*Produced by SilverKris for HC Consultancy*
The Covid-19 pandemic has wreaked havoc across the globe, closing borders, separating families and causing economic hardship. Unsurprisingly, it has impacted the workforce in Singapore, as both local and foreign workers have experienced high levels of retrenchment.
According to data from the Ministry of Manpower, foreign employment dwindled by 5.7% in the first half of 2020, compared to a 2.7% fall in local employment over the same period. Furthermore, the government has raised the ceiling for new Employment Passes for foreign workers to S$4,500 from a previous amount of S$3,900, with the figure pegged at S$5,000 for the financial services sector.
Given these statistics, it’s tempting to think that Singapore – in step with other nations – has closed itself off from foreign talent and investments in favour of reserving jobs for locals, as well as focusing on building up Singaporean companies. But this is both an inaccurate and, especially in the long-run, likely unproductive perspective.
“While it’s vital to protect the livelihoods of local workers, we are ultimately living in a globalised economy, and Singapore must remain open to attracting high-level foreign talent and investments,” says business advisory consultant Helen Campos, founder of Singapore’s HC Consultancy Services Pte Ltd (HCCS).
Helen’s firm works with over 1,000 Singaporean and foreign clients across a range of sectors, and has a proven track record of assisting businesses with procuring foreign talent and helping foreign companies navigate Singapore’s employment landscape: from procuring work visas and registering companies, drafting shareholders agreements and Memorandum of Understanding (MOUs) to tax advisory matters.
“Besides providing healthy competition, foreign talent and investments introduce a range of skills, experiences and knowledge to the city-state’s existing workforce, thus adding to its diversity and strengthening it overall,” Helen adds. “It is imperative that Singapore remains an attractive destination for foreign workers and global companies, as this will ultimately be beneficial to the local economy.”
It is imperative that Singapore remains an attractive destination for foreign workers and global companies, as this will ultimately be beneficial to the local economy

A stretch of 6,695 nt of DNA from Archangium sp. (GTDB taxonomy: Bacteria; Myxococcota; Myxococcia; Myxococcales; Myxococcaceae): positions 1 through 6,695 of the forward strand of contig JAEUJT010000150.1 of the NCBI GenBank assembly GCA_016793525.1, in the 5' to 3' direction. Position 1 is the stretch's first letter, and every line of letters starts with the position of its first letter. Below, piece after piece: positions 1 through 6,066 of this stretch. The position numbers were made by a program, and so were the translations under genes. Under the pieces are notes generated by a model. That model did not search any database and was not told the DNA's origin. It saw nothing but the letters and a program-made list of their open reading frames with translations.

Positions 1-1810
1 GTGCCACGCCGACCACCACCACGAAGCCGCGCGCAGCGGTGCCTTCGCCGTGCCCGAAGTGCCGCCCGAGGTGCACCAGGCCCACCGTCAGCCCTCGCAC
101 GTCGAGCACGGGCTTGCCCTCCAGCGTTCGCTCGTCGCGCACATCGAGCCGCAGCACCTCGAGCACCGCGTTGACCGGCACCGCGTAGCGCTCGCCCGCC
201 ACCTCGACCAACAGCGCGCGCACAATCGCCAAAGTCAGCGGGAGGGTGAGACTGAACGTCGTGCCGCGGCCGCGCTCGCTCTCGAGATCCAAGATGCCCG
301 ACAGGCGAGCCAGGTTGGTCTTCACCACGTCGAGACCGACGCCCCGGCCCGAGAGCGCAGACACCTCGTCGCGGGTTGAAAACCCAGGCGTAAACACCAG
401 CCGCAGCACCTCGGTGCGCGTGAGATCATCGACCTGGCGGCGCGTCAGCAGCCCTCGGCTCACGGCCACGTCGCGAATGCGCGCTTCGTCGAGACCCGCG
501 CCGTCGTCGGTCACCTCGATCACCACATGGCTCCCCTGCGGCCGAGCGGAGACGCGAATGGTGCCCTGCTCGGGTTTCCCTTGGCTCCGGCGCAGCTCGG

Despite the introduction of policies that prioritise the local workforce, Singapore has remained an attractive destination for foreign investments. Chinese conglomerates ByteDance and Tencent have announced plans to strengthen their presence in the city-state; San Francisco-based Eat Just – which manufactures plant-based meat alternatives – has teamed up with Proterra Investment Partners Asia to set up a US$120 million factory in Singapore; and the nation drew a decade-high S$17.2 billion in fixed asset investments in 2020 according to the Economic Development Board (EDB).
It would be short-sighted to view foreign talent and investments as a threatening phenomenon. Rather, it’s crucial that Singapore remains a hospitable environment for businesses’ regional ambitions in order to ensure its own long-term economic goals; remain competitive on a global scale; and plug gaps in the existing workforce, especially in highly specialised fields.
For instance, Prime Minister Lee Hsien Loong has mentioned about the shortage of mid- to senior-level tech talent currently available in the industry. Addressing attendees at the Singapore Tech Forum in 2020, he also stressed the need for Singapore to remain attractive to foreign investments. “That creates not just jobs for Singaporeans, but also a certain buzz, which puts us on the map and connects us to other centres where there’s buzz and excitement in the world,” he said.
To remedy the shortage of high-level tech workers, the government has launched the Tech.Pass scheme, which allows established foreign tech talent greater flexibility to work in Singapore. Rather than remain tied to a single employer, the special pass will allow them to work for multiple employers during their time in Singapore, or to start their own business ventures.
“In a more fragmented global economy, there will likely not just be a single hub, but a series of key nodes in a larger network with other nodes that must be able to connect seamlessly with one other,” said Singapore’s Minister of Trade and Industry Chan Chun Sing at a virtual forum organised by Standard Chartered in 2020. “For Singapore, we aim to be one of these critical nodes in the global system, even if the world is heading to bifurcation or fragmentation.”
Even while grappling with the harsh economic realities of Covid-19, Singapore must ensure that it remains an important global node by welcoming foreign business and investments. Looking ahead, the country should focus on expanding into new growth areas such as bio-medical sciences, agri-tech and cutting-edge technology, which have growth upside.
Indeed, it has taken decades to build the city-state into one of the most attractive global destinations to work and do business, and it is of the utmost importance to preserve that coveted status in the years ahead, for all Singaporeans.